Can We Do More to Save Energy?

If one phrase has been used more than any other during the last six months, it must be ‘spiralling energy costs. Energy costs are not just a domestic problem, they apply to businesses too.

Many companies will go under this Autumn and Winter because of crippling fuels bills and yet, for once, you could say that this is a crisis not affecting contract cleaning as badly as others. Most contractors do not have huge premises to heat, and we do not burn fuel to manufacture anything. You could argue that the main area we are suffering is probably in vehicle fuel costs and, even there, many of us are switching our fleets to hybrid or electric vehicles as part of our wider drive for sustainability.

Yet, there are two significant areas where our industry does intersect in a major way with the energy crisis. The first is the increasing cost of travel faced by our front-line staff in getting to their place of work. In areas that benefit from good public transport provision, that cost has not risen hugely, but in many other places public transport is either poor or does not run frequently at the times when our staff work, meaning that they are driving to work and are therefore affected directly by rising fuel costs. The Living Wage Foundation has always factored travel costs into its annual increases for the Real Living Wage and, as I sit here writing this column in late August, I await with interest the announcement of the 2022-23 Real Living Wage, due at the end of September, to see the extent to which those staff who receive it will benefit from the new rates.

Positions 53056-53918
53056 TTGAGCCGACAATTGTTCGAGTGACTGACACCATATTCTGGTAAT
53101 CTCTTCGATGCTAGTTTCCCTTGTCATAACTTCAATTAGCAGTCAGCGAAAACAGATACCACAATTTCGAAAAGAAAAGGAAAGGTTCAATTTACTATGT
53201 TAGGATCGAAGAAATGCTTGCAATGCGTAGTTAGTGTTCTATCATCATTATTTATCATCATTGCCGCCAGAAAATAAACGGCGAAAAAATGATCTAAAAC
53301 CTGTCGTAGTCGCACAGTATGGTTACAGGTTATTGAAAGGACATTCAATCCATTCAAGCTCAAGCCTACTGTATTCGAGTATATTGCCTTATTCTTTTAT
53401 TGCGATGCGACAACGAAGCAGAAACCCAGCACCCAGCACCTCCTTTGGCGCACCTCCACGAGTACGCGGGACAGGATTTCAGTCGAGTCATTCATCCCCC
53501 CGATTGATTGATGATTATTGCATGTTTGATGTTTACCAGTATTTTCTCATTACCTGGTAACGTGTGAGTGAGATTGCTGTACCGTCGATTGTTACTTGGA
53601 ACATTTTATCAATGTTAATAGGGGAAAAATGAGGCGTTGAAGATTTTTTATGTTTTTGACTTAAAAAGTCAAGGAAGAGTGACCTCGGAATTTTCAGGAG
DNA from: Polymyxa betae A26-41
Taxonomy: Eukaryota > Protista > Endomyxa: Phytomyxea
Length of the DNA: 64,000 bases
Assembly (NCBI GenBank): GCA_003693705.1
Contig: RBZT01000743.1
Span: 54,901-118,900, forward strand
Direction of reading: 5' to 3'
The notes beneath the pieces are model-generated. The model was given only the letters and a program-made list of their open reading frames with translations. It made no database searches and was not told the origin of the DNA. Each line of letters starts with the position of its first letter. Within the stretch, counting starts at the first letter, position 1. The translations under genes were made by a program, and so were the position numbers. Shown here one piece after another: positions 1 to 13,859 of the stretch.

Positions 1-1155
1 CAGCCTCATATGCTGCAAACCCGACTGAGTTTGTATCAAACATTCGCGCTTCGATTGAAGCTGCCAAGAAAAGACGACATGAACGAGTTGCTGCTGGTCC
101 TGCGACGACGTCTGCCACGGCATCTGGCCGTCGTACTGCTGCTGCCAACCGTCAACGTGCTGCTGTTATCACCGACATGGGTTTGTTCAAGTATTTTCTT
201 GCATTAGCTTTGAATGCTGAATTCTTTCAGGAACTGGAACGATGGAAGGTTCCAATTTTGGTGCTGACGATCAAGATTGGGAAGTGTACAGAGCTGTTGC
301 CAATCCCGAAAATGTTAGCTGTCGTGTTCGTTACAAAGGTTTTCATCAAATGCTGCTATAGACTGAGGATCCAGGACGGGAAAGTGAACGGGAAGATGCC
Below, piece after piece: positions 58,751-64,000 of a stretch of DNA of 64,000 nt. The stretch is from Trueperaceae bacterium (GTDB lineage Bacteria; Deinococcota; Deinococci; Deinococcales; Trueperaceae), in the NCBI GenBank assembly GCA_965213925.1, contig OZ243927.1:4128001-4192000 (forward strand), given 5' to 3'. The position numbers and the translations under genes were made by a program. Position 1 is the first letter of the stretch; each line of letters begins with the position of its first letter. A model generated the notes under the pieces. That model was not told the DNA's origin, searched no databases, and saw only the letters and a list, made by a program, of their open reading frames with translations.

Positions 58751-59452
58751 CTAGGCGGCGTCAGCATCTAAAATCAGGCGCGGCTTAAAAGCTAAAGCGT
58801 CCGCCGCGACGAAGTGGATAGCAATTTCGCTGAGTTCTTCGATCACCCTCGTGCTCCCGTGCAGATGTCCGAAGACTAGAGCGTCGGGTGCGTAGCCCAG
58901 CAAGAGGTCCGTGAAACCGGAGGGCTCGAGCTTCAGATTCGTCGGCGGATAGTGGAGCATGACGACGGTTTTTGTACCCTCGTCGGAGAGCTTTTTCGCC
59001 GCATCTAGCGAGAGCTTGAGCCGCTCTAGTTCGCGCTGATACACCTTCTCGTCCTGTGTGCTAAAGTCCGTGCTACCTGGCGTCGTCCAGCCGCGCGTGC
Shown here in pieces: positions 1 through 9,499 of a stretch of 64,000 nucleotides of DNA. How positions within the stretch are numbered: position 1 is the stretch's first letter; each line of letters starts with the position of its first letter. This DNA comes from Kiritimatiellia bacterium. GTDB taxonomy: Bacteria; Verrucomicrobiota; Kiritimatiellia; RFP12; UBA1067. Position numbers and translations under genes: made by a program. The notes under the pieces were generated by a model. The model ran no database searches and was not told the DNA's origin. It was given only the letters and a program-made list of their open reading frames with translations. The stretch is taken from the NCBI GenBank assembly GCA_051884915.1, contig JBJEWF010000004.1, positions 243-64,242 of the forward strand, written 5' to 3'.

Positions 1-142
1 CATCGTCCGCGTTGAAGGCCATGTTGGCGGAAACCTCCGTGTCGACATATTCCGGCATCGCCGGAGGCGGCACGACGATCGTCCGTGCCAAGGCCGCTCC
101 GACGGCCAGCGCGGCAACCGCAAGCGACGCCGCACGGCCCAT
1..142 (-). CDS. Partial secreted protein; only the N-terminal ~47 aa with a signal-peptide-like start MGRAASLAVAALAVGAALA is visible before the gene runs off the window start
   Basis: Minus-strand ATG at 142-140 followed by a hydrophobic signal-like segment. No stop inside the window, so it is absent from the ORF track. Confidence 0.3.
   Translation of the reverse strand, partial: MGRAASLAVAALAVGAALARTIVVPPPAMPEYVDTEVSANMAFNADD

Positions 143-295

The second, closely related area is the general impact on carbon emissions resulting from our huge front-line workforce commuting to their place of work. This is a more difficult challenge to address. In one way, it is not strictly ‘our’ problem. But of course, in reality, it is everyone’s problem and, as anyone knows who is engaged on a carbon reduction strategy, the emissions from staff commuting are a major contributor to the Scope 3 Emissions footprint and actually form the largest part, by far, of a cleaning contractor’s overall carbon footprint.

What can we do to reduce the impact of our operations in this area? Not an easy one to answer, I hear you say. We can work with clients to encourage more daytime cleaning, meaning longer shifts and a reduction in the need for staff travelling between part-time jobs. We can encourage staff to walk and cycle to work. The one thing we cannot do, of course, is encourage them to work from home!

Other changes are harder to influence. We can offer support for the swifter introduction of greener public transport such as hydrogen buses. We can lobby, as the APPG is doing, for cleaning staff to be re-classified as key workers, a shift that would give them access to subsidised housing closer to the centre of cities and towns. All in all, however, those are long term ambitions and are not going to solve the immediate crisis and its effect on our economy. We may have to leave that to the new Prime Minister.

Published in October issue of Cleaning & Maintenance.